SALEM, Ohio – What’s the buzz on the fuzz?
Ohio’s peach production has been quietly growing for nearly a decade, jumping 53 percent from 5.8 million pounds in 1995 to more than 11 million pounds in 2002.
It’s a sweet success story for some Ohio producers, but not all growers’ efforts will bear fruit.
Still small. Although growing, Ohio’s peach acreage is still fairly small in comparison to apples.
Ohio has approximately 1,000 acres of peach orchards, with more than 75 percent of the crop grown in north central, northeast and central Ohio counties.
The 2002 crop was valued at nearly $4.5 million, according to the Ohio Agricultural Statistics Service.
Ohio’s apple production totaled 7,500 acres in 2002 and was valued at approximately $19.9 million.
California leads the nation in peach production, accounting for more than three-quarters of the U.S. peach acreage. Pennsylvania ranks fourth in the nation; Ohio stands at 17th.
Apples still rule. At Peace Valley Orchard in eastern Columbiana County, don’t look for peaches to replace apple trees any time soon, even though the bottom line has been stronger for peaches in recent years.
The Simmons family has about 12 to 13 acres in peaches, compared to 235 acres in apples.
Most of the peaches are sold retail through the farm market located at the orchard, and the demand for locally grown peaches keeps prices strong.
“The price has been real good,” admitted Paul Simmons.
Since 1997, Ohio’s average fresh peach prices have increased from 40 cents a pound to nearly 50 cents a pound.
Conversely, apple prices have been low for at least the last 10 years, which creates an incentive for apple growers to switch acreage into peaches, says Dick Funt, OSU Extension small fruit specialist.
“Apple and peach growers are getting about the same number of pounds per acre,” Funt said. “So, when you are getting the same production, but twice the price, that’s an incentive for growers to switch to peaches.”
There is a potential to harvest peaches the fifth year after planting, compared to the eight to 10 years for an apple tree to bear harvestable fruit.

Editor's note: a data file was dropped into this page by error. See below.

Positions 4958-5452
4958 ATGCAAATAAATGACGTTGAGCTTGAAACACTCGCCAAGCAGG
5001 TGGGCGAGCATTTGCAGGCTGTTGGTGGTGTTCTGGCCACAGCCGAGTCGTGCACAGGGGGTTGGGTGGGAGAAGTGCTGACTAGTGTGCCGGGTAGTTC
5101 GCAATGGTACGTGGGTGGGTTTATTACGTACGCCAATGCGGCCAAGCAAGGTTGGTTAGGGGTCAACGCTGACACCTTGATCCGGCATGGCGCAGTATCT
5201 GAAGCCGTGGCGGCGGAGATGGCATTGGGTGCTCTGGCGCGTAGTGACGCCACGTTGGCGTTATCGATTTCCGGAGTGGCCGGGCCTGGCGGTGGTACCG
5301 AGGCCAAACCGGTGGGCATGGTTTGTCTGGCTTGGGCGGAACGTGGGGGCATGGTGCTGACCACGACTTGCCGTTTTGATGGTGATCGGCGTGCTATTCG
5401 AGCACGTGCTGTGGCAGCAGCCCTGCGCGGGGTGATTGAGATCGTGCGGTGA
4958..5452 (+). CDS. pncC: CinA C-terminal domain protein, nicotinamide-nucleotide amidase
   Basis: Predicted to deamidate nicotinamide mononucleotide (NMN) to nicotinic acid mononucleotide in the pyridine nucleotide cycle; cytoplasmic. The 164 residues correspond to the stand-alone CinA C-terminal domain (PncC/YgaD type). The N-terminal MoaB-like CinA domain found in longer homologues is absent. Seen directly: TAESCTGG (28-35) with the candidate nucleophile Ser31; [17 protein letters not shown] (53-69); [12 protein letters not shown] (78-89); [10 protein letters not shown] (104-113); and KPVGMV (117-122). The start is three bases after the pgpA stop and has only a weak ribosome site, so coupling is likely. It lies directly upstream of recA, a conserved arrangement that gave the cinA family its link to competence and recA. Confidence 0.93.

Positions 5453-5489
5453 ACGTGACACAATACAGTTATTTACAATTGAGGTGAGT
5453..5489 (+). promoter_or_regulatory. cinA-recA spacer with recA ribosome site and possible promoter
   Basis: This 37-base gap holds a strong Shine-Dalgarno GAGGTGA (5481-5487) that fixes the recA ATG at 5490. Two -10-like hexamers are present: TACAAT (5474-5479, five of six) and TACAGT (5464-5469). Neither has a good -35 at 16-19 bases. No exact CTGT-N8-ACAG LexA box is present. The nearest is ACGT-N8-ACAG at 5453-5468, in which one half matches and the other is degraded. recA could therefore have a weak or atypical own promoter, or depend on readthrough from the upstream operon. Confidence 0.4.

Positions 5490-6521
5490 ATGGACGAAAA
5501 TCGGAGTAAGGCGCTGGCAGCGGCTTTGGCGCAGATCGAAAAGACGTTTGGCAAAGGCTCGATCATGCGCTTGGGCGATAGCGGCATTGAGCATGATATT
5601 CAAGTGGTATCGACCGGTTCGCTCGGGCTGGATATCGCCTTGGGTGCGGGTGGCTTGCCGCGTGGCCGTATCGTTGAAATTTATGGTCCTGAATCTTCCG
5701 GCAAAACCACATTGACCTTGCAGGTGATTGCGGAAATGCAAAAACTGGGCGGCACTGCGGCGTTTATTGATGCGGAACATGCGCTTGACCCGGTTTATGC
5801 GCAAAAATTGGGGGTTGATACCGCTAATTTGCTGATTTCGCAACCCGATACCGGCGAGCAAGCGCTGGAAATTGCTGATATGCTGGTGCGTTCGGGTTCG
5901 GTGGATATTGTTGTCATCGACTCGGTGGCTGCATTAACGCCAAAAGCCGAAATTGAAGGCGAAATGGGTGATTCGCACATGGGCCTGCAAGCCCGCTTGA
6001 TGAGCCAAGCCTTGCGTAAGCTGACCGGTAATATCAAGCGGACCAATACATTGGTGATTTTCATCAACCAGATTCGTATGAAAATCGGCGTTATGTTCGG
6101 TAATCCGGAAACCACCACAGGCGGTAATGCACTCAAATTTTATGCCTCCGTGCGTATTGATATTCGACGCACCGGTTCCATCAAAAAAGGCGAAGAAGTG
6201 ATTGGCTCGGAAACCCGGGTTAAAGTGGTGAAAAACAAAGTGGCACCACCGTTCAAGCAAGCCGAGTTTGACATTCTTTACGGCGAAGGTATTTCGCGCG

“Right now the conditions are more favorable for peach production,” Funt said.
What about climate? Despite the demand, peaches are still risky to grow, Simmons said.
“They’re still fairly susceptible to Ohio winters,” said Simmons.
Temperatures below 0 degrees will wipe out a crop, he said. “You have to have high ground to raise peaches.”
A severe freeze in 1993 killed many of the Peace Valley peach trees, and injured the heartwood of many remaining trees. Most blocks had to be replanted, Simmons said.
And springs are profit-killers, too. Peace Valley lost an acre of peaches to a spring frost in 2002.
New cultivars. For at least 30 years, the Redhaven peach variety has been the foundation of Ohio’s peach orchards – and the variety most consumers knew. It’s the standard to which Ohio State University researchers have been comparing their new cultivars.
“If we can find other cultivars that perform like Redhaven, then growers may have more of a selection to choose from,” said Funt.
Funt and other researchers are looking for cultivars with late spring bloom, which will increase bud survival and improve fruit set during periods of spring frost.
Studies conducted in 2001 and 2003 found that cultivars John Boy, White Lady, Bounty, Harrow Beauty, Snow King and Laurol showed promise in delayed bloom.
But the fruit also has to taste good, and researchers are also looking at fruit size, color, flavor and yield.
Consumer changing. While consumers may be buying more fresh peaches at markets for eating, Simmons said the amount of peaches sold in greater quantities for home canning is dwindling.
“People would rather just buy it in a can in a supermarket,” he said.
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